The brain is wider than the sky.Emily Dickinson
In the countries we come from – Kenya, South Africa and Nigeria – many of us will have experienced traumas at home, at school, in our neighbourhoods or at work – many of these are also outlined in our safeguarding resource. We cannot overestimate the number of our colleagues who will have directly, or indirectly, experienced or witnessed violence and abuses of all types in childhood. Social workers and psychologists call these ‘Adverse Childhood Experiences’. Whilst these may be more obvious in the lives of children from poor or fragmented families in our countries, even children who have not suffered economically may well have experienced or witnessed abuse in their families, faced discrimination due to their ethnic background, or simply because they are a girl. They witness and experience the consequences of political, ethnic or social divisions during election times or protests, and are witnesses to the injustices they see each day, which can be overwhelming, even if they themselves are not living in poverty.
Adverse Childhood Experiences Affect Youth Workers
Adversity in childhood affects how we think. This isn’t something we can just ‘shake off’- we may need concerted help over a long time to address this.
Our brains, and the millions of connections in them, grow over time, responding both to our genetics and the environment around us. As we know, a river channel will deepen the more water flows through it. In our brains, this means that connections become ever stronger depending upon what we use our brains for, or others do not develop if they are not used.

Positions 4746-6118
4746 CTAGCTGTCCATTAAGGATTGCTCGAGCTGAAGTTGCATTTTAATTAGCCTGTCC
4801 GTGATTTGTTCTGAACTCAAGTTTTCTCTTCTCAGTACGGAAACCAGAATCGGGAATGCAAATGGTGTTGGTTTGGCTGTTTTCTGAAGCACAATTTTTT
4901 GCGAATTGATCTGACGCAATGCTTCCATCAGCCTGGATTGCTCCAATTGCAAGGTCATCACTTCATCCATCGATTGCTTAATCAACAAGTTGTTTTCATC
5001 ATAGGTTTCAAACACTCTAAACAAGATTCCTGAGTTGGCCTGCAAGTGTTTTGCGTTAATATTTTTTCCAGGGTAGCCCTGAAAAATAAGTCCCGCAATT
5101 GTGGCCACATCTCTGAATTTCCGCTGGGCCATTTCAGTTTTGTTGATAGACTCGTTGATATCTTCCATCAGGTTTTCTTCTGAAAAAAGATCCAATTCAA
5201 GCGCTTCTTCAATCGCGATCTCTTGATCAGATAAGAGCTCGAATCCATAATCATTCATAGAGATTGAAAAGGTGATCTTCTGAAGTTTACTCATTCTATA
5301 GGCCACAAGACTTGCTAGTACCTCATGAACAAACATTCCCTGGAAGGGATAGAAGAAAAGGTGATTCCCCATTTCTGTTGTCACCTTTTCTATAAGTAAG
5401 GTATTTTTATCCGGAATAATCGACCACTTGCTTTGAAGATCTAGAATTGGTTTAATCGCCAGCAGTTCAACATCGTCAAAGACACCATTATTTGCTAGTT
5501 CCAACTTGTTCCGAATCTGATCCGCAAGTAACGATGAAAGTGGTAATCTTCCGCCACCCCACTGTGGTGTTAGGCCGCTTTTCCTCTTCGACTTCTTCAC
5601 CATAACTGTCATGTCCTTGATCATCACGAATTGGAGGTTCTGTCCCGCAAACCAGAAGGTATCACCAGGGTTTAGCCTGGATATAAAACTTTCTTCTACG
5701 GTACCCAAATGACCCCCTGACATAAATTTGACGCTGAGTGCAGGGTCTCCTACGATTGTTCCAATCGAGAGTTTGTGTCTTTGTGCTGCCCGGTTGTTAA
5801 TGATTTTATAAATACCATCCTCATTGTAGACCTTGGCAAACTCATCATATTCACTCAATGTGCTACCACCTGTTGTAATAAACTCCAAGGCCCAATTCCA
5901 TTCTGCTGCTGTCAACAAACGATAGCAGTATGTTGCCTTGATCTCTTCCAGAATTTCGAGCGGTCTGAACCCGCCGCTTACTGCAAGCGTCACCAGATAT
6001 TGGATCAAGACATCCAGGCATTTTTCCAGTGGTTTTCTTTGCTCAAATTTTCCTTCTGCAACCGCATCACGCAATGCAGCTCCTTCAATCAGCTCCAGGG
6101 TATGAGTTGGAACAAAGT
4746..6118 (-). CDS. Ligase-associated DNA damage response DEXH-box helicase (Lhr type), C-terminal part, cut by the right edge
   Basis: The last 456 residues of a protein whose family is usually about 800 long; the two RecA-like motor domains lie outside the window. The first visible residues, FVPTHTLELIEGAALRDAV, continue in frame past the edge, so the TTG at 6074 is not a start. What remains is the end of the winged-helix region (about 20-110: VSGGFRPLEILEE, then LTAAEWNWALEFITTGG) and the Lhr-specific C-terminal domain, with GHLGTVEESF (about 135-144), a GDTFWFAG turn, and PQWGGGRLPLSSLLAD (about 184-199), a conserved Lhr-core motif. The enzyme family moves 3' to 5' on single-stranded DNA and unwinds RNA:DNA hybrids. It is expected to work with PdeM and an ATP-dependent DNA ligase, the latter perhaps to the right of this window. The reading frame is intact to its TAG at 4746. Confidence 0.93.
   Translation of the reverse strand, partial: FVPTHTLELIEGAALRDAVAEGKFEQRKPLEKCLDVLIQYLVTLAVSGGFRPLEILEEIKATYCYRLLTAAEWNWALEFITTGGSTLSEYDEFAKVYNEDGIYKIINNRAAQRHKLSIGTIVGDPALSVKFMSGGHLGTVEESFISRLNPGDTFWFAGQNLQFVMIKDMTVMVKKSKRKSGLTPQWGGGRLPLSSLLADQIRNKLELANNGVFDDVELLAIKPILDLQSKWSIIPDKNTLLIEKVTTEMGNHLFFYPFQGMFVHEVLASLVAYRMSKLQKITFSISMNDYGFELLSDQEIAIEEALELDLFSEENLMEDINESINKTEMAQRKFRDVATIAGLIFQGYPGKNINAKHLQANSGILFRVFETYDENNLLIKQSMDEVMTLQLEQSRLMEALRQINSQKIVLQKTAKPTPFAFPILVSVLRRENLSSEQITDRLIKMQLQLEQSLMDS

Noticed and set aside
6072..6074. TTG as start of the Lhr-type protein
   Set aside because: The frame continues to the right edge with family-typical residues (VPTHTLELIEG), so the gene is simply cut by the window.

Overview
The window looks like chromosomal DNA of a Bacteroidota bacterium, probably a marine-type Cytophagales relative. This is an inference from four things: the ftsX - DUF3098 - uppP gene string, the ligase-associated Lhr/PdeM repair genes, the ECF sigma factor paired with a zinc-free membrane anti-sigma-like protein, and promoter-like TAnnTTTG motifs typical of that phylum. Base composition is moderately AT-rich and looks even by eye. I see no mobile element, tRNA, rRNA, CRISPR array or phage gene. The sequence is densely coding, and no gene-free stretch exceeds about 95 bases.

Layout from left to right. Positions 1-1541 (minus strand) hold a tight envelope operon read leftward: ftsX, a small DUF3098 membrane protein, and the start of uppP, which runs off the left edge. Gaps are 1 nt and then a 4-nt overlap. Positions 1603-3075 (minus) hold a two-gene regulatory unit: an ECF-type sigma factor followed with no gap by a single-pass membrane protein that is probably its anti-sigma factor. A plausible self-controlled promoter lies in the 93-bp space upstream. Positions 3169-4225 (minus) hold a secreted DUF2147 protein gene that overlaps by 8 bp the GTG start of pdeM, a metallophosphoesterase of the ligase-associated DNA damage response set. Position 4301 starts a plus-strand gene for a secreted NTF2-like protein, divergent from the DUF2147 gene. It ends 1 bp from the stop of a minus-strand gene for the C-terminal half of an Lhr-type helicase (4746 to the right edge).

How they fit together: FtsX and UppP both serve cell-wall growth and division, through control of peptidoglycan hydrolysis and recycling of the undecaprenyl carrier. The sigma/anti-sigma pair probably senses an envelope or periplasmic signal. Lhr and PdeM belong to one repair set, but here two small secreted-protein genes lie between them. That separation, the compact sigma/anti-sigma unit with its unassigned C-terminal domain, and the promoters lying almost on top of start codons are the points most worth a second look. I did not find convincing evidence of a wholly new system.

For a child living in adversity, such as one who wonders how she will be fed each night, and how she can stay safe, focusing on these issues and how to address them is so fundamental it will become the primary ‘channels’ in her brain. It also means that when she faces adversity, she will respond in the way she has been raised: focusing on the immediate rather than long-term planning.
If we have experienced this as children, we as youth workers will also likely continue to be affected by it. How do we respond to stress and adversity now? Are we good at long-term planning? Do we panic? Are we able to ask for help?
- Read this [https://developingchild.harvard.edu/resources/aces-and-toxic-stress-frequently-asked-questions/ ] and calculate your own ACE score. Sometimes we think that the things we see girls around us face are so normal because we have experienced them ourselves. It’s important to recognise that we may not be recognising the challenges others face because we have never recognised that our own Adverse Childhood Experiences have also affected us.
- When you face stress or something goes wrong in the youth club or activity, do you panic? Do you feel confident to ask for help? Do you know who you could ask for help from?
- If you don’t feel able to ask for help, can you identify the sort of help you feel you regularly need, and how you would find it easier to ask for that help? Discuss this with a colleague or your supervisor.
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